World War One - Poison Gas
This is the story of the First Gas Regiment. It was organized at American University (Washington, D.C.) in August of 1917 and arrived in France in time to disperse noxious gas all over the Germans as they launched their March offensive in 1918:
"Company B of the First Battalion was the outfit that participated in the first show. The attack was launched on a two-mile front extending from Lens to Hill 70 near Loos, and held by the Canadians... It was a tough job. The nature of the work was graphically described by a Yankee buck, who said in a moment of disgust: 'This is a job for grave diggers, hod carriers and piano movers, instead of chemists, pipe fitters and mechanics."
An article about J.B.S. Haldane (1892 – 1964), formerly a British combatant of the Great War who became a chemist (and pioneer geneticist) during the inter-war years studying not merely the effectiveness of poison gas but the question as to whether the weapon was more humane than bullets and artillery shells:
"The future lies with poisonous smoke made from arsenic compounds and with mustard gas. Of the latter, he says, it kills one man for every forty it puts out of action, whereas, shells kill one for every three."
His musings concerning atomic energy are referred to as are some of his quack-theories regarding the effects of gas warfare on people with dark skin.
French novelist Pierre Loti (né Julien Viaud: 1850 - 1923) filed this dispatch from a forward aid station in the the French sector where he witnessed the suffering of the earliest gas attack casualties:
"A place of horror which one would think Dante had imagined. The air is heavy, stifling; two or three little night lamps, which look as if they were afraid of giving too much light, hardly pierce the hot, smoky darkness which smells of fever and sweat. Busy people are whispering anxiously. But you hear, more than all, agonized gasping. These gaspings escape from a number of little beds drawn up close together on which are distinguished human forms, above all, chests, chests that are heaving too strongly, too rapidly, and that raise the sheets as if the hour of the death rattle had already come."
Having examined the collected data from the First World War, scientists and soldiers alike were drawing surprising conclusions as to the inefficiency of chemical agents in warfare. No doubt, it was articles such as this that lead to the decision not to use gas in the Second World War:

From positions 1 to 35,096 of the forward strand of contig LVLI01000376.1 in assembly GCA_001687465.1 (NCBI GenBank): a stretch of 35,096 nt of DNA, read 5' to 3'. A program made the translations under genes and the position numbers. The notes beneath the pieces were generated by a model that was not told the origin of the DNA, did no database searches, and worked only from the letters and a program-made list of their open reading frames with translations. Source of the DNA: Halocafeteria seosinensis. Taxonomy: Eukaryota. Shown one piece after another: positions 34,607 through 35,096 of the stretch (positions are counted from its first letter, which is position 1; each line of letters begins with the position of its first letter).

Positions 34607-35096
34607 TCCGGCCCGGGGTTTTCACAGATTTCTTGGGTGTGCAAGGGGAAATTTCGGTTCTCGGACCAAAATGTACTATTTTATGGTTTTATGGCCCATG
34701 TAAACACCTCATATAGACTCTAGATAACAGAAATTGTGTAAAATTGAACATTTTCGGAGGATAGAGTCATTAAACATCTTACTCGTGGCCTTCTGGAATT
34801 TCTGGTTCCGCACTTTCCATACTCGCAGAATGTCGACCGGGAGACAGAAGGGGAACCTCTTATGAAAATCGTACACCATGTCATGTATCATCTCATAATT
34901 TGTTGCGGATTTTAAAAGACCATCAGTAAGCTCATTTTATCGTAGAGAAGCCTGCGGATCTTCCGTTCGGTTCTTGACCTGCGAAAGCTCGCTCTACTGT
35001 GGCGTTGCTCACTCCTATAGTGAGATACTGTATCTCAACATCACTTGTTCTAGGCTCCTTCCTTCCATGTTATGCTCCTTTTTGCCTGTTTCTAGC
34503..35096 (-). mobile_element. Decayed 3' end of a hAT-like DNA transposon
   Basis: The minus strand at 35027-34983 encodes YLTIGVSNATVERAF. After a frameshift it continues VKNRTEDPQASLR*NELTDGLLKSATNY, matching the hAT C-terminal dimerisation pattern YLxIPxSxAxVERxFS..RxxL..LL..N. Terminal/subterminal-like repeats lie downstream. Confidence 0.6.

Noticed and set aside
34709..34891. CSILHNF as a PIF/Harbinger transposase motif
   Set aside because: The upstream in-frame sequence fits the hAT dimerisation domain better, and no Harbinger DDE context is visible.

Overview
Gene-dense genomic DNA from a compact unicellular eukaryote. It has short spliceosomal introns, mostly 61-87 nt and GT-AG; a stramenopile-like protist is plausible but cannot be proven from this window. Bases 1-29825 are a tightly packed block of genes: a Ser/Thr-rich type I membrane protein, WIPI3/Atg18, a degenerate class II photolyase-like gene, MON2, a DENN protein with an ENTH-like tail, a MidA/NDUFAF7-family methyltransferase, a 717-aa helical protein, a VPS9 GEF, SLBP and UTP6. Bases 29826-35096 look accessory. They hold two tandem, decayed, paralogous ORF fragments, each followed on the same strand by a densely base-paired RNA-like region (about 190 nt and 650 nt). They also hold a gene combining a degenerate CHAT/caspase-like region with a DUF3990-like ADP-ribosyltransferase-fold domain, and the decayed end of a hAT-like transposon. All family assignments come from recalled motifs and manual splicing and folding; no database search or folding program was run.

"Poisonous gas as used in warfare is 'a blessing, not a curse,' and makes for the future security and peace of the world'", declares J.E. Mills, of the U.S. Chemical Warfare Service
"...Theoretically one ton of mustard gas could kill 45,000,000 men. Actually one ton of mustard gas as used at the front caused about twenty-nine casualties, of which one died."
It is often believed that the Germans were the first to use chemical weapons during the Great War, but historians like to point out that they were second to the French in this matter: in August of 1914, French infantry fired tear-gas grenades and in October, the Germans one-upped them with chemical artillery shells during the battle of Neuve Chapelle. However, the Germans are properly credited for being the first of the combatants to use chemical artillery with the most devastating effect. On April 22, 1915, the German Army hurled 520 gas shells at British and Canadian units in Belgium, killing five thousand and incapacitating ten thousand more. Following this historic incident, both sides began producing large amounts of gas shells and, of course, gas masks. The following is a black and white diagram depicting five different German gas artillery shells that were manufactured to be fired from a number of different guns of varying calibers.
Read this article and you will soon get a sense of what busy bees they must have been over at the United States Department of War within that year and a half following the close of World War One. General Amos A. Fries and the lads attached to the Chemical Warfare Service had been applying much cranium power to all matters involving mustard gas, tear gas, Lewisite and White Phosphorus. Much of the post-war dollar was devoted to making ships impervious to gas attacks, masks and uniforms suited to withstand nerve agents and offensive aircraft capable of deploying chemical bombs.
"As to the effectiveness of phosphorous and thermit against machine-gun nests, there is no recorded instance where our gas troops failed to silence German machine-gun nests once they were located...In the next war, no matter how soon it may occur, a deadly composition called Lewisite will be used with far more devastating effect than that of mustard gas."
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